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By Dr. Tiffany Lange, Psy.D. (she/her/hers)

Being an effective ally to the LGBTQ+ (Lesbian, Gay, Bisexual, Transgender, Queer/Questioning, and related identities) community is much more than good intentions; it involves personal ownership to engage in self-reflection and lifelong learning. The following “Six Steps for Effective Allyship” provides tips and suggestions for demonstrating an active commitment to advancing the rights and needs of the LGBTQ+ community.

Six Steps for Effective Allyship

1. Do the necessary personal work. An effective ally embraces the responsibility to learn more about the LGBTQ+ community which involves understanding the difference between sexual orientation and gender identity, being aware of personal assumptions and biases, recognizing personal privilege, and making a commitment to use inclusive language. There are several ways this can be accomplished such as participating in professional development training, interacting with diverse groups, knowing the local laws and political environment, and avoiding assumptions about others.

2. Get comfortable with being uncomfortable. Allyship is a process that isn’t always convenient or comfortable; it involves acknowledging the limitation of one’s knowledge and facing the realities of inequality in society. A humble approach to allyship includes listening and being open to guidance from the LGBTQ+ community. Since perfection is not possible, allies realize that mistakes will occur and apologize when they happen. Learning from mistakes includes an understanding that intent is secondary to impact (intent is how you think and feel; impact is how your actions/words make the other person think and feel).

3. Create safe and inclusive spaces. Allies recognize that not all spaces are welcoming to the LGBTQ+ community and find opportunities to create inclusive environments through language and actions. Some ways to create safe spaces include using gender-neutral language, updating paperwork and electronic records for inclusivity, and displaying visual symbols of safety (e.g., Pride flags, LGBTQ+ resource materials, pronouns in electronic signature).

4. Elevate the voice of the community. Effective allyship involves speaking up but not over the voice of the LGBTQ+ community. The role of an ally is to speak when others may not be heard while creating opportunities for the community to talk. Elevating and amplifying the message of the LGBTQ+ community includes paying attention to current issues and challenges, striving to not overshadow the community you’re trying to support, and finding tangible ways to speak through actions (e.g., donate, volunteer, sign petitions, vote).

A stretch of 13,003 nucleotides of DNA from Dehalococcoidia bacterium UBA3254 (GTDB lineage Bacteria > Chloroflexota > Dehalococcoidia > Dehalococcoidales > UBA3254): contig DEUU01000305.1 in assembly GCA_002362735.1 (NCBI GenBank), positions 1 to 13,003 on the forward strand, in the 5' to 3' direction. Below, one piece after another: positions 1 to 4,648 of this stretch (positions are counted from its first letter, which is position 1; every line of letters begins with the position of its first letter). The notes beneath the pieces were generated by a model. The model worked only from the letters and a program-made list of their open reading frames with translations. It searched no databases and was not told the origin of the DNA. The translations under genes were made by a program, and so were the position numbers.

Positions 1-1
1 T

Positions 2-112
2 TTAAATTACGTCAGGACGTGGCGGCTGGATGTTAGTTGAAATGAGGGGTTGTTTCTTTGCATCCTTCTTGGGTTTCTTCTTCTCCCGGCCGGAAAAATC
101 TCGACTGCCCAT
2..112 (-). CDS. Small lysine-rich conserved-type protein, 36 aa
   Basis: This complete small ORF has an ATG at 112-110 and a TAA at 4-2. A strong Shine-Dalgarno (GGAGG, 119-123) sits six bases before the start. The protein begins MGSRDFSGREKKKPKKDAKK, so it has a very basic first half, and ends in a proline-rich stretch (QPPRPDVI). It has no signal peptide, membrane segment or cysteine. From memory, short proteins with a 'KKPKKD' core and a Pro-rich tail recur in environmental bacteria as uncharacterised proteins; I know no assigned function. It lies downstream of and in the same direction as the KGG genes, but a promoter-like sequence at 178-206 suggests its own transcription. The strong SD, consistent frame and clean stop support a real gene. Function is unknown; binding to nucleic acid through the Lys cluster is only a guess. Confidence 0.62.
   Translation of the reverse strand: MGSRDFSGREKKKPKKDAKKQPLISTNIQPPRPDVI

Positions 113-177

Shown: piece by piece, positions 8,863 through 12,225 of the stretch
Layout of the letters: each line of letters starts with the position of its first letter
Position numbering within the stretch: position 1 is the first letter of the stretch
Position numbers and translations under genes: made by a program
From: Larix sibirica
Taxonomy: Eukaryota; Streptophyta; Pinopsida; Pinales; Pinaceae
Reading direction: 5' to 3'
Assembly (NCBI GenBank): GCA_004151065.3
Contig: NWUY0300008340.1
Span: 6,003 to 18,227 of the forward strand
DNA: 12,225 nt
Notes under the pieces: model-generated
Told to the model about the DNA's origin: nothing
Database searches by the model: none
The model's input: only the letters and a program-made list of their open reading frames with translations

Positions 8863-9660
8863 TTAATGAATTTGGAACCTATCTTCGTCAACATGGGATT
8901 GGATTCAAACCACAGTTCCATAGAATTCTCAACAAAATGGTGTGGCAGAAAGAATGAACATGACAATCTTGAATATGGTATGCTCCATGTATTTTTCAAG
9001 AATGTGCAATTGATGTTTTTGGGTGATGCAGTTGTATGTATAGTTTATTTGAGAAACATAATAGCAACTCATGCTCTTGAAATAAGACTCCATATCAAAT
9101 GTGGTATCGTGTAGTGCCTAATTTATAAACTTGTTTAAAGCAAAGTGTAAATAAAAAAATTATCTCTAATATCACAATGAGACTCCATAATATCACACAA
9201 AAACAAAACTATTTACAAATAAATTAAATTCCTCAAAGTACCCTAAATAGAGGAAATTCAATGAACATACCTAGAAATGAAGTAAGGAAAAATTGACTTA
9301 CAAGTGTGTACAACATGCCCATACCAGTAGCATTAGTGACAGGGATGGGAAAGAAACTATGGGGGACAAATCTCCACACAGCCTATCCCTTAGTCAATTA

5. Find teachable moments. Recognize that silence is loud, and change starts with a conversation. Allyship involves speaking up when slurs, “jokes,” or insensitive language occurs, but it also requires determining when a situation is appropriate for learning. Advancing the rights and needs of the LGBTQ+ community does not require heated conversations with others – especially since those exchanges can be counterproductive (i.e., the backfire effect, or when attempts to correct misperceptions can increase the strength of the false beliefs). Rather, find teachable moments by inviting others to learn and begin their journey towards effective allyship.

6. Move beyond the label. Allyship is a verb requiring consistent action; saying you’re an ally is not enough. Consider ways to get involved every month of the year — oppression and discrimination do not take breaks; the LGBTQ+ community needs allies beyond June Pride Month.

Allies are an essential part of advancing the rights and needs of the LGBTQ+ community. Yet, allyship goes beyond verbal support with personal responsibility to be effective through words and actions. To further your learning, please visit OneOp for free learning opportunities and webinars about the LGBTQ+ community.


Human Rights Campaign. (n.d.) Glossary of terms. HRC Foundation. Retrieved from:

Lange, T. M. (May 4, 2023). Providing affirmative care to the LGBTQ+ military community. OneOp.

Lange, T. M. (May 11, 2023). Care considerations for the Transgender and Gender-Diverse military community. OneOp.

Sherman, J. E. (2022). Getting defensive is human; backing down is too. Psychology Today.

Dr. Tiffany Lange, PsyD (she/her/hers) is a Licensed Clinical Psychologist and earned a doctoral degree from Spalding University in Louisville, Kentucky. She completed an advanced fellowship in Women’s and LGBTQ+ Health within the Veterans Health Administration and has served in senior leadership roles in non-profit, government, and private healthcare organizations. Dr. Lange presented in two webinars for OneOp entitled “Providing Affirmative Care to the LGBTQ+ Military Community” and “Care Considerations for the Transgender and Gender-Diverse Military Community.”